As many of you know, General Synod will be looking at possibly changing the Marriage Canon to allow marriage between any two people who want to make a lifetime commitment to each other; to give themselves to the other because of the love that they have for each other. Perhaps I should be even more explicit: this would mean that we would be offering marriage to any two people, whether they be straight or gay. Whereas now, in the Diocese of Niagara, we will offer marriage to straight people, but only the blessing of a civil union to gay people. In other words, they need to do the civil marriage bit outside of Church, but we will let them in the Church to bless their marriage afterwards.
Because this is a matter of doctrine, it means that it has to pass in two consecutive General Synods, both times by a two-thirds majority in each of the three houses of laity, clergy and bishops. This past week the bishops, from a special meeting of the House of Bishops, issued a communiqué stating that it looks like it will not get the two-thirds majority vote needed in the House of Bishops. This both seems to preempt the process of General Synod, yet, it is also the Bishops being honest about where they seem to be in this issue. Please note that many bishops, including our own, are very much in favour of this change to the marriage canon. But probably not enough to make a 2/3 majority.
Now you’re asking whatever can this have to do with the story of the Prodigal Father?
Well, it’s partly timing, because this news from the House of Bishops came this week. But it’s also because the story is about God’s love. How overabundant that love is and about how much God wants us to turn, to repent, to change direction and to align our way to his way of love and grace.
In many ways the story of the prodigal father is the story of two lost sons, and the father who pours out his grace to win them both back.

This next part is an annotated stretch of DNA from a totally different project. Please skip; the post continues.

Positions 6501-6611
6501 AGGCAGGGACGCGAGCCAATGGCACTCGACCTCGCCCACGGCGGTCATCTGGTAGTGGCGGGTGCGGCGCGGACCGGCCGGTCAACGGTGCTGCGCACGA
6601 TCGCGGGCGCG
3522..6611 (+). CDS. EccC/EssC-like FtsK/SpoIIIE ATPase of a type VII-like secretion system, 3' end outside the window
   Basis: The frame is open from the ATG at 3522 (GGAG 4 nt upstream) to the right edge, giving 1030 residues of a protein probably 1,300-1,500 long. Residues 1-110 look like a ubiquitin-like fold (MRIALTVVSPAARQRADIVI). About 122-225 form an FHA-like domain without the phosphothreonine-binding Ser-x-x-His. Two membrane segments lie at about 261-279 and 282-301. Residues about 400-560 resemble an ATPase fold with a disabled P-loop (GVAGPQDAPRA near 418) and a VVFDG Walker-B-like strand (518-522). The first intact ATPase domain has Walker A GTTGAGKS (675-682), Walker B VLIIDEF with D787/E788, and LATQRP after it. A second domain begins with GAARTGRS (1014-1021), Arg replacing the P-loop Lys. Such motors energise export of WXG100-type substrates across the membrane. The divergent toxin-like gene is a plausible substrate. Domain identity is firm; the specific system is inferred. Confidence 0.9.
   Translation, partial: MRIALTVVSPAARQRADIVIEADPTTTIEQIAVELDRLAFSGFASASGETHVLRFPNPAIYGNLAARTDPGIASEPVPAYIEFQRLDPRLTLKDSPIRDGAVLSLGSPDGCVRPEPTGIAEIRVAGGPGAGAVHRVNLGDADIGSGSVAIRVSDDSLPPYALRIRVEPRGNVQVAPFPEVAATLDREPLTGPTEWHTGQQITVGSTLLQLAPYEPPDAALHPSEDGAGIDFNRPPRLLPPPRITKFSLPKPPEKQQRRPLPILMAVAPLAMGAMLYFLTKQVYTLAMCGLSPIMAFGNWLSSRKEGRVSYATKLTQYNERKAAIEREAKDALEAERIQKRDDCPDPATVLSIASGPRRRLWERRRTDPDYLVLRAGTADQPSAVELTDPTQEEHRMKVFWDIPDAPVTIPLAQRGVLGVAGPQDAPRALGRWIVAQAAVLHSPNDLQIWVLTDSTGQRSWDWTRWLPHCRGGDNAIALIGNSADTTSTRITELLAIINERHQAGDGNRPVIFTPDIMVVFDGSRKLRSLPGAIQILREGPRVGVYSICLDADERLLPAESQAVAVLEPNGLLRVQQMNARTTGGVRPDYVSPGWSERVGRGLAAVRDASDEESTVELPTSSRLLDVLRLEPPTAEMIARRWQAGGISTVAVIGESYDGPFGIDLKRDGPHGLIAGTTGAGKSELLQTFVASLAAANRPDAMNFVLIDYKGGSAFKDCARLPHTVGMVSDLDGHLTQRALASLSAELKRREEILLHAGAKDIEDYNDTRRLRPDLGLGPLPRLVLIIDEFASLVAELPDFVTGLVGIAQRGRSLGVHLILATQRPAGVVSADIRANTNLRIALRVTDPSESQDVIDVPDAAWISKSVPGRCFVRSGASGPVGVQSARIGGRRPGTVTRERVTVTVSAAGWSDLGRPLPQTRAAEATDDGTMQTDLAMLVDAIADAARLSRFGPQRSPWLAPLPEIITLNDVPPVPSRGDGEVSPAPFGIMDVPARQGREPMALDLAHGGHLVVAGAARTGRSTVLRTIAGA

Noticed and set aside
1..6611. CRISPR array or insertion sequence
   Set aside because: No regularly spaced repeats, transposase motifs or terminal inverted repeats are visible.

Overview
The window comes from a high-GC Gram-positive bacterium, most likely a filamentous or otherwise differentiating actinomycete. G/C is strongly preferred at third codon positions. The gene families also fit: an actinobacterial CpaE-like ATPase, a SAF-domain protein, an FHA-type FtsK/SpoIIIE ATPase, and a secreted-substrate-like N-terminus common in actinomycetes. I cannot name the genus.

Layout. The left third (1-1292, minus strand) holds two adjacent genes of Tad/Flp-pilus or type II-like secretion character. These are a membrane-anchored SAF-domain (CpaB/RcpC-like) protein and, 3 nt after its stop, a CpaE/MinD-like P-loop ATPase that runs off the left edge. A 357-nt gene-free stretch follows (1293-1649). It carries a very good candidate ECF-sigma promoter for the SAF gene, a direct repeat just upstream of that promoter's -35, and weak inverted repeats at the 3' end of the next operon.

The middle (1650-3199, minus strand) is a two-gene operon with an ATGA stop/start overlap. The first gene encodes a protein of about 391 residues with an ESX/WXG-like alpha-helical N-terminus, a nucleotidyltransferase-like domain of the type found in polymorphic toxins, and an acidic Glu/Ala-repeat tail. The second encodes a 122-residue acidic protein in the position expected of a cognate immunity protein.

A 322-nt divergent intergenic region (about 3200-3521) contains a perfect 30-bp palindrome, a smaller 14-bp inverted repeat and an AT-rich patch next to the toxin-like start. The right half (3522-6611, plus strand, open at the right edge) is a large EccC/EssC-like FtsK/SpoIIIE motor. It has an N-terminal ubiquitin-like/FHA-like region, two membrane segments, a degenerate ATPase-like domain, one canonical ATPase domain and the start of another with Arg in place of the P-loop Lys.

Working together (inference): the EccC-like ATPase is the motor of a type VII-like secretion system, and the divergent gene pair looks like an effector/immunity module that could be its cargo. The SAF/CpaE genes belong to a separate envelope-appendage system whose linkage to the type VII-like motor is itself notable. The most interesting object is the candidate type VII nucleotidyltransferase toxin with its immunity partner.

In many ways I see the Church as often showing the characteristics of both sons. The one who wanders so far away from God’s way of overabundant love and grace. And the one who metes out condemnation and judgment and is filled with resentment.
God created each one of us and after he creates humanity, he says, it is very good, and blesses each one and gives them this divine gift of love to exercise in this world.
God only knows why God created some of us straight and some of us gay, but it’s very evident that God did this. It is one of the unfathomable mysteries of the diversity which is God’s wonderful world.
Now there are several ways in which you can use scripture to justify intolerance and even persecution. Scripture has been used in this way to justify slavery, misogyny and even genocide. And it has been used over millennia to justify the persecution of gay people. None of this is God’s will. God is the prodigal father who pours out his love and grace on all his children. We do not have to use scripture like this. Jesus tells us it is wrong when he berates the Pharisees and their rigid interpretation of scripture which persecutes God’s people.
The great news of this story of the prodigal father though, is that it is never too late. God’s love will win. It will overpower us and it will bring us home. It is the season of Lent for us as individuals, but also for us as the Church. We can repent. We can repent no matter how far we have strayed from God’s way of love and grace. We can repent from the way we as the Church have condemned people and even done it in a way that at one time made it seem righteous! It doesn’t seem righteous anymore, probably because it never was right and more and more people of the Church have come to understand this.
The great news is that God’s holy spirit can move us and help us repent, to change direction and to be made new. That’s what the Gospel is all about. That’s what Jesus was all about. And that’s what we can pray for, for our Bishops and clergy and laity who will be discerning God’s voice at General Synod.
Love is holy – all love is holy – it is a divine gift which God gives to each of us. May our prodigal God pour out God’s grace upon us all and allow us to repent, to change and to love one another. Amen.